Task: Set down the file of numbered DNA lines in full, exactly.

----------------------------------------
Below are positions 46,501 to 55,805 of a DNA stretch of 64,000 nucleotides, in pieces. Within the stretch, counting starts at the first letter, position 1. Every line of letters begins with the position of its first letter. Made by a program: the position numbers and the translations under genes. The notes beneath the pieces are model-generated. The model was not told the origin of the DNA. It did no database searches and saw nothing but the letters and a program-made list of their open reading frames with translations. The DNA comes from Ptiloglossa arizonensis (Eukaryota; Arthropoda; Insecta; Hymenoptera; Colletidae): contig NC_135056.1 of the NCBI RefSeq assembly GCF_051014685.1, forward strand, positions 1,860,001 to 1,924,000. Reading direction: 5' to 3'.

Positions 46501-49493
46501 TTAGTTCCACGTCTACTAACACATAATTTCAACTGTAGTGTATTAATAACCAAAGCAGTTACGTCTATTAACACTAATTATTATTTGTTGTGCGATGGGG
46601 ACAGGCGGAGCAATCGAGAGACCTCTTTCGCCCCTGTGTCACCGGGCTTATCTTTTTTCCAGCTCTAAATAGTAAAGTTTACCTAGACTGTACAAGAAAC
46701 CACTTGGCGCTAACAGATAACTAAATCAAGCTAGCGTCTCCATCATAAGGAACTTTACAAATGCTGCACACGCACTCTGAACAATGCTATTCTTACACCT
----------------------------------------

Below are positions 46,501 to 55,805 of a DNA stretch of 64,000 nucleotides, in pieces. Within the stretch, counting starts at the first letter, position 1. Every line of letters begins with the position of its first letter. Made by a program: the position numbers and the translations under genes. The notes beneath the pieces are model-generated. The model was not told the origin of the DNA. It did no database searches and saw nothing but the letters and a program-made list of their open reading frames with translations. The DNA comes from Ptiloglossa arizonensis (Eukaryota; Arthropoda; Insecta; Hymenoptera; Colletidae): contig NC_135056.1 of the NCBI RefSeq assembly GCF_051014685.1, forward strand, positions 1,860,001 to 1,924,000. Reading direction: 5' to 3'.

Positions 46501-49493
46501 TTAGTTCCACGTCTACTAACACATAATTTCAACTGTAGTGTATTAATAACCAAAGCAGTTACGTCTATTAACACTAATTATTATTTGTTGTGCGATGGGG
46601 ACAGGCGGAGCAATCGAGAGACCTCTTTCGCCCCTGTGTCACCGGGCTTATCTTTTTTCCAGCTCTAAATAGTAAAGTTTACCTAGACTGTACAAGAAAC
46701 CACTTGGCGCTAACAGATAACTAAATCAAGCTAGCGTCTCCATCATAAGGAACTTTACAAATGCTGCACACGCACTCTGAACAATGCTATTCTTACACCT